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Holland Taylor has a twang in her heart for Ann Richards

The costar of 'Two and a Half Men' is bringing her one-woman show about the late Texas governor to Broadway. It's a quest that began when the feisty Richards died in 2006.

March 04, 2013|By Patrick Pacheco
  • Actress Holland Taylor will perform a one-woman as Ann Richards in a show called "Ann," at Lincoln Center's Vivian Beaumont Theater starting in March.
Actress Holland Taylor will perform a one-woman as Ann Richards in a show… (Carolyn Cole / Los Angeles…)

NEW YORK — Holland Taylor has something in her closet she never dreamed she'd own: four pairs of expensive fine-grain cowboy boots.

"You feel tall, you feel strong, you feel like you could get a snakebite on the ankle and live," she says. "I'm now an old lady wearing cowboy boots!"

Even at 70, the Philadelphia Main Line native doesn't come off like one during a lunch just before a rehearsal of the play that has taken her deep into mesquite country: "Ann," the one-person show about Ann Richards, the ebullient liberal Texas governor, that Taylor has also written.

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The play, which opens Thursday at the Vivian Beaumont Theater, brings Taylor back to Broadway after an absence of 30 years, decades she spent working mostly in television, playing the bossy executive in the series that launched Tom Hanks, "Bosom Buddies," winning an Emmy for the David E. Kelley legal drama "The Practice" and for the last decade portraying the snobby and shallow mother in the CBS sitcom "Two and a Half Men."

Dressed in a modest black suit and sans makeup, Taylor displays some of the sexy playfulness and arch humor of those characters, but she also breaks into the folksy demeanor and Texas twang of the woman she's been obsessed with for the last six years.

The actress says she felt bereft when in 2006 she heard that Richards had died at age 73 of cancer. She was not alone. Richards had captivated millions since she first blazed onto the national scene as the witty, down-home keynote speaker at the Democratic National Convention in 1988. Her feisty profile grew during her gubernatorial term before she was defeated by George W. Bush in 1994.

"When she died, I mourned for the country as much as for myself," says Taylor, who had met Richards only once, at a lunch arranged by columnist Liz Smith. "It was the loss of a voice, a voice that we needed to hear."

The actress launched what she called "a quest" to capture Richards for the stage, a process that included hundreds of interviews with family, friends and associates and detailed research, including some 150 hours of video.

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"'Ann' clearly is a labor of love, and this is a bravura solo performance … wrapped up in an innate sense of the woman's indomitable spirit," critic Chris Jones wrote in the Chicago Tribune when it played there in November 2011, three years after Taylor first began writing the play and the year after it debuted in Texas. Development continued during an engagement in Washington, D.C.

"I knew I had to get the persona, what made everybody so nuts for her, rather than the policy or the politics," says Taylor. "I'm not writing history. I'm spotty on actual information. But I knew if I got her essence, then I'd get what she stood for, because that's what drove her, what made the connections through the heart."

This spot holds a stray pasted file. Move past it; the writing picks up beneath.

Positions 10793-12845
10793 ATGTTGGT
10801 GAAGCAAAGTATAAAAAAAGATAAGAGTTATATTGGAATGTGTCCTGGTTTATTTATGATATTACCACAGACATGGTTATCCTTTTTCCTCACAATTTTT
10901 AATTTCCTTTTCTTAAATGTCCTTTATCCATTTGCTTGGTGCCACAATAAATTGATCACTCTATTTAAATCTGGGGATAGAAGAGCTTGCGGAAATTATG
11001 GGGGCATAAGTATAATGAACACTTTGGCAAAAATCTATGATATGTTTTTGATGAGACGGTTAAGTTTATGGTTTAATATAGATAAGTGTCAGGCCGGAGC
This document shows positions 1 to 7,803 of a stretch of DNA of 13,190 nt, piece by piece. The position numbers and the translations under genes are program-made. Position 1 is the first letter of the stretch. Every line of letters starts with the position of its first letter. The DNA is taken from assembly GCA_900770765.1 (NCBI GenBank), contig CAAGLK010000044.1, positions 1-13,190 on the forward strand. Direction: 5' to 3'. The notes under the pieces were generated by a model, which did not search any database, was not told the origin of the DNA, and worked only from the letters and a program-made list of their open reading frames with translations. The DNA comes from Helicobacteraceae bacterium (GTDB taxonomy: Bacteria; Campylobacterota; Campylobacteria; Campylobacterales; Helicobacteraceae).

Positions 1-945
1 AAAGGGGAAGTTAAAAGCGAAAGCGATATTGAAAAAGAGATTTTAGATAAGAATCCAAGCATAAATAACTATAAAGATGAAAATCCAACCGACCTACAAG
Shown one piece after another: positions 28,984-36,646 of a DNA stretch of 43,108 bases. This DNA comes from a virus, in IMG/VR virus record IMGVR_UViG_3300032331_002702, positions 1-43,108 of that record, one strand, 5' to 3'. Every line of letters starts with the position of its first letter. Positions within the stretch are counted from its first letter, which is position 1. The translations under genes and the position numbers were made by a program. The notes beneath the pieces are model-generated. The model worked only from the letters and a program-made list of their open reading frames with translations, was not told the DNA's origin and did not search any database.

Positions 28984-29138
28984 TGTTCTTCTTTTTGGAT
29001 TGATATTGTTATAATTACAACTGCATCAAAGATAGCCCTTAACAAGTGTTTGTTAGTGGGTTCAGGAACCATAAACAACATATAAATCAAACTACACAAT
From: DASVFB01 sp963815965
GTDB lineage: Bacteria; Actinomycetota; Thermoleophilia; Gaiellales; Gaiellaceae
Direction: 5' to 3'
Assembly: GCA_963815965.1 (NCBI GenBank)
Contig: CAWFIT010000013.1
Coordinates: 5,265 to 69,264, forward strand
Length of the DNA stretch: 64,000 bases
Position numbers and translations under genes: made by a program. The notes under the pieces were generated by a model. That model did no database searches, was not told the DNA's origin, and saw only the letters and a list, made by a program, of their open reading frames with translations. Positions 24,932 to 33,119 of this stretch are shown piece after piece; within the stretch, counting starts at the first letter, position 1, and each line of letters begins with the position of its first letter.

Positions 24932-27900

What emerges in the course of the two-act play is an emotionally complicated, deeply compassionate woman whom Taylor takes from her Depression-era Texas youth to her years as a "bomb-throwing" housewife immersed in local politics, to her term as a tough and pragmatic governor and finally as a theater-loving, lecture-giving New Yorker.

It's a colorful portrait. After all, this is a woman who once went to a party dressed as a tampon, attended Alcoholics Anonymous meetings in prisons when she was governor, vetoed a concealed weapons bill (which doomed her reelection) and had a profane sense of humor that she often practiced on her pal Bill Clinton.

"You really got her relationship with Bill," Clinton's wife, Hillary Rodham Clinton, told Taylor after seeing the production in Washington. Taylor says, "I cried as she approached the green room with about a dozen of her aides, this great cloud of powerful women."

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But it is in the re-creation of a hectic day in the governor's office — snapping at beleaguered aides (offstage), soothing her children's ruffled feelings on the phone, sewing the fringe on a flag while fielding calls from the president — that Taylor boils down the essence of the flinty Richards.

In an unsentimental aside, the governor asks an aide to track down a 9-year-old Mexican American boy she had met with his mother in Brownsville, Texas. She insists that the boy, who lived in a shack with no electricity or running water, be invited to the mansion for a party "with all those other fat capital brats."

"That boy is going to be something," says Richards — and she is determined to help him get there.

"She was a defender of the insulted and the ignored," says Taylor. "She had a sharp eye for anybody who was left out and gravitated toward them. That's Ann to the ground."

Taylor to the ground is more elusive, as she herself admits. The daughter of an attorney and a painter born to privilege, the actress says she "just stumbled through life."

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